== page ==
A Stich in time

Entries for the 2021 Parkin Drawing Prize have just closed. The finalists will be announced later this month and we can't wait to see what this year's entrants have produced.


While we wait for the announcement , we looked back to the year Douglas Stichbury won the award.


This story was first published in ArtZone #56, Spring 2014


Douglas Stichbury, portrait by Benjamin and Elise

Douglas Stichbury was not encouraged to draw as a child.


He knew his mother drew because he had found albums of her elegant fashion sketches hidden at the back of the family book shelves. She had been a Hong Kong fashion designer and was determined not to encourage him to follow in her footsteps.


As a youngster he would draw pictures and then demand that his mother give an opinion about its composition. "Does it look right? Is that in the right place?" Her reluctance to share this part of her life was frustrating to him. "She was fearful that I might follow her into fashion – instead I became something much worse – an artist!"


Stichbury's determination has paid off. In August (2014) he was awarded the $20,000 Parkin Drawing Prize, set up by Wellington hotelier and arts patron Chris Parkin. Preliminary judges Heather Galbraith, Roger Boyce and Simon Morris whittled 454 entries to 80 finalists so it is no mean feat to catch the attention of judge Gregory O’Brien.


Stichbury's winning work Observer depicts a man with his face obscured sitting at a telescope or projector. It is large and immersive. The medium; charcoal, is relatively new to him. He has been experimenting with it for the past year. He describes charcoal as "affectatious". It gives a scale and depth more powerful than painting.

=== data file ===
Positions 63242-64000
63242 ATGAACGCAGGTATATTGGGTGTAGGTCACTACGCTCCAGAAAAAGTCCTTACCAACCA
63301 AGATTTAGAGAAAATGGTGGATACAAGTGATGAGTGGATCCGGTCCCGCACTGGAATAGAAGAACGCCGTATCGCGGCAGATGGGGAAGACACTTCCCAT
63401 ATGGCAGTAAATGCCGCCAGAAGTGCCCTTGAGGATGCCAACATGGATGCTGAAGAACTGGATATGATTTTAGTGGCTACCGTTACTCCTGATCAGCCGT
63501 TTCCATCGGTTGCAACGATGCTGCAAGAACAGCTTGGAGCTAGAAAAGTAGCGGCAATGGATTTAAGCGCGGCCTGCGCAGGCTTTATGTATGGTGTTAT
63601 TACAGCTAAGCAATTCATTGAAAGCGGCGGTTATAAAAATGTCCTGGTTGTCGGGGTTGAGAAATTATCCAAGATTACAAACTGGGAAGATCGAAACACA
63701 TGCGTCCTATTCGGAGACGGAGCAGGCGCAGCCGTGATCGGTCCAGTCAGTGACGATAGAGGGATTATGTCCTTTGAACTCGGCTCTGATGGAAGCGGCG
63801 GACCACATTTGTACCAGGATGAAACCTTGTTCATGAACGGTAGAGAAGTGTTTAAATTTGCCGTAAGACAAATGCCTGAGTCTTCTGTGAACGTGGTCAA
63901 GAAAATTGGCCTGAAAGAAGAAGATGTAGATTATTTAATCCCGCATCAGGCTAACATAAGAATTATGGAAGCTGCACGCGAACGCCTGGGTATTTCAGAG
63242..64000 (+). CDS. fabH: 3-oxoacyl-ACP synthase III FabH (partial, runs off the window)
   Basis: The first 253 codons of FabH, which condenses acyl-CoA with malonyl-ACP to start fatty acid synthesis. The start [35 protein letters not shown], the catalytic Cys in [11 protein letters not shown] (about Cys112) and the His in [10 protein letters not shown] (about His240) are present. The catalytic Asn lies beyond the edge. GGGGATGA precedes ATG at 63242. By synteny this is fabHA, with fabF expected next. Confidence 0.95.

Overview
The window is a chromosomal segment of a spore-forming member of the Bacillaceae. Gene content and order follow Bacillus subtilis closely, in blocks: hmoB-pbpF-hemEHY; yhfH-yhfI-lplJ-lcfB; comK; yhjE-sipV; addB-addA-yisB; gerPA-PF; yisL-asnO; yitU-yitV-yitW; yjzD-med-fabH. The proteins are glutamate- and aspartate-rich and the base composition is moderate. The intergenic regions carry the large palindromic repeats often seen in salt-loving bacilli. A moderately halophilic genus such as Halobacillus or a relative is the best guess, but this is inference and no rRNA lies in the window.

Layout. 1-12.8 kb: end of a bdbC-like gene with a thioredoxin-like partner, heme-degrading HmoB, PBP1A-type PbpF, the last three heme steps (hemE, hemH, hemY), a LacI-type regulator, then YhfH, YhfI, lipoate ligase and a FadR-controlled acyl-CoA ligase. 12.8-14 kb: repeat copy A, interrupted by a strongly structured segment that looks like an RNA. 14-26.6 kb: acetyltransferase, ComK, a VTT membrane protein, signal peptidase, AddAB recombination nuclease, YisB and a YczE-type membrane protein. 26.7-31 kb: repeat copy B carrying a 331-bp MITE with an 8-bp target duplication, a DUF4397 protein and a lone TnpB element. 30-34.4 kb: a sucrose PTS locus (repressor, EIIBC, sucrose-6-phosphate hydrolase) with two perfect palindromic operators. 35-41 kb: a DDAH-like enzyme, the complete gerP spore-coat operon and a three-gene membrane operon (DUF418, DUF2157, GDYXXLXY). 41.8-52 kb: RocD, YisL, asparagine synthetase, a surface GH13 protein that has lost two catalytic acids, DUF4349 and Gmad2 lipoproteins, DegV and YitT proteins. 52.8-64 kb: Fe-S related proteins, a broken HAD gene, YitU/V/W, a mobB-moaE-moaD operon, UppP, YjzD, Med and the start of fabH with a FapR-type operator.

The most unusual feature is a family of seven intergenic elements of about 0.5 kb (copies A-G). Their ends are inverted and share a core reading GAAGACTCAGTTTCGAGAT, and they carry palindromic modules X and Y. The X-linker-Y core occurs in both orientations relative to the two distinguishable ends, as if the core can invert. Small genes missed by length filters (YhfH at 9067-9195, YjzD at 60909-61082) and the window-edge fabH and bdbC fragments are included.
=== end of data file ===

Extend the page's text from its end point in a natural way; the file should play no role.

Douglas Stichbury, Observer, 2014

After six years completing a Masters degree at Massey University Stichbury now bases himself in Basel, Switzerland and splits his time between there, Hong Kong where his parents now live and Wellington.


The road to Basel is serendipitous – Suite Gallery in Wellington offered to represent him soon after graduating and the public responded well to his work. Keen to challenge himself he applied for a six month lectureship at a Beijing art school and after that a grant to study Chinese in Taiwan. There he met his girlfriend who later got a job in Basel so he applied for an art residency in Zurich to be near her.


Throw in to the mix more art residencies in Auckland, China and Germany and you can see Stichbury has been busy. He likes the format of art residencies "they are project based so you have a defined time to produce a body of work – it focuses the mind." Being based in Basel also helps keep him on task. "It’s very boring, it’s smaller than Wellington (or certainly feels like it) and there are no distractions so I can get on with work."


Stichbury often doesn’t enter competitions. "They usually require sending a ‘one off piece’ so you have to take time out of the body of work you are creating to produce them." He also likes his work to make a connection on a personal level. To connect with one person is more important than the opinion of a judge. Having said that, he is thrilled to have won. And what will he spend the prize money on? "It will be with great pleasure that I go down to the student loans office before I leave next week and then...champagne."


The winner of the 2021 Parkin Drawing Prize will be announced on 2 August.

An exhibition showcasing all finalists’ works will be held at the New Zealand Academy of Fine Arts in Wellington from 3-29 August.